Budget cuts continue to plague many states, since the recession there has been an estimated 5 billion dollars in mental health services cut between 2009 and 2012, and 4500 hospital beds were eliminated for psychiatric services, that amounts to 10% of the total number of beds available. When it comes to budget cuts mental health services are the first to go, leaving many individuals with no where to turn. No where to go for emergency mental health services is no small matter either as some 10 million people are affected by mental health issues. Of that 10 million people half a million of them suffer from mental health disorders so significant they can't function well in society. On a temporary scale 1 in 1000 new mothers will suffer from postpartum psychosis and need help, someone with bi-polar disorder may have a psychotic episode, and then there are those with schizophrenia who will need lifelong care. Schizophrenics are commonly the so-called “bums” scoffed at on the streets, many are shunned and ostracized by family members as well as society in general, and then with no where to turn for help they end up in emergency rooms, and then commonly jail; some are simply found dead.
Institutions of the past were indeed corrupt, harsh, and no place that anyone would want to be, and resulted in deinstitutionalization which began in 1955 and continued into the 1990's when institutions began to clear out all of the mentally ill and completely close their doors. Institutions closed with the belief that these individuals could be integrated into society with a supporting community that promised access to jobs and housing. Patient rights where an individual who was not a danger to themselves or others were required to be set free; these same rights are intact today.
Deinstitutionalization was a failure, the community intervention, housing, and jobs promised were shallow at best. Funding to aid the seriously mentally ill diminished, this resulting in jail or the morgue becoming the new institution. There is little if any compassion for these “bums,” who can't seem to “get a job.” The problem is some of the seriously mentally ill will never function as healthy people, they can never be integrated into society and will, for their entire lives, be in need of significant assistance. Jobs for these individuals are not the answer, some are not afforded a life without constantly hearing voices, some have a separation from reality and will never comprehend reality in a way that creates ease of existence, they have no where to turn.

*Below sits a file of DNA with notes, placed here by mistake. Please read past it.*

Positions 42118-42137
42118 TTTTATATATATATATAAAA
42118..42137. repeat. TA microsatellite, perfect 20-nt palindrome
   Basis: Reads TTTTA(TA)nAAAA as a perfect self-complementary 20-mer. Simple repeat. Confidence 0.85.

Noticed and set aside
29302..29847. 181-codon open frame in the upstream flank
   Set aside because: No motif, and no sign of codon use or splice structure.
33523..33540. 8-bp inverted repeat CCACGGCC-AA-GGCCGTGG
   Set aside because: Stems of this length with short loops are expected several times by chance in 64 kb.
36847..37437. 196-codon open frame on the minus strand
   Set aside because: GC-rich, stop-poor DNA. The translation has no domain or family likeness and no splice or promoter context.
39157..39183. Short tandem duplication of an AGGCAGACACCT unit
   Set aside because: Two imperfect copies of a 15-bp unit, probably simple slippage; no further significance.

Often times they turn to the police who have little to no training at all on how to deal with much less recognize an individual with a mental illness. All too often in this day and age individuals who suffer from significant mental illness end up being beaten or shot to death by the police who are incapable of dealing with individuals who are exhibiting signs of serious mental illness issues and they are perceived as a threat when in fact they are not.
Furthermore, emergency rooms do not have the capability to effectively treat or legally keep the seriously mental ill. The current “system” of care is geared toward those individuals who can wait for an initial appointment and then make and keep more as well as take medication without assistance. We need services that provide immediate care and intensive treatment of emergency mental health issues, where currently we have none.
Our society is desperately in need of education and then accommodation of the mentally ill. Emergency Community Intervention Centers would be able to provide immediate long term and temporary housing, long term medication with supervision if necessary, and employment if the individual is able to work; they would have a staff that is capable of identifying an individual who is in an emergency situation and thus be able to provide immediate and mandatory aid to that individual. They would be similar to a halfway house, work release, or assisted living centers. Emergency Community Intervention Centers would allow for up to 50% of the prison population to be integrated into these centers and be afforded housing, jobs, and medication immediately upon their release from prison and not be put directly on the streets. This would massively reduce costs of prison and be beneficial to a population who does not belong in jail. For example, women suffering from postpartum psychosis could be housed with their babies and monitored via video. The mentally ill need and at the very least deserve our care and compassion; they are indeed the most helpless of all in our society.
Now is the time to speak out about this matter. Remember that sane people do not commit mass shootings, and the insane have no where to turn for help. Contact your local congressperson and voice your opinion about Emergency Community Intervention Centers. These center could save billions in tax dollars, give homes, help, and hope to those in desperate need, and ultimately prevent the next mass shooting.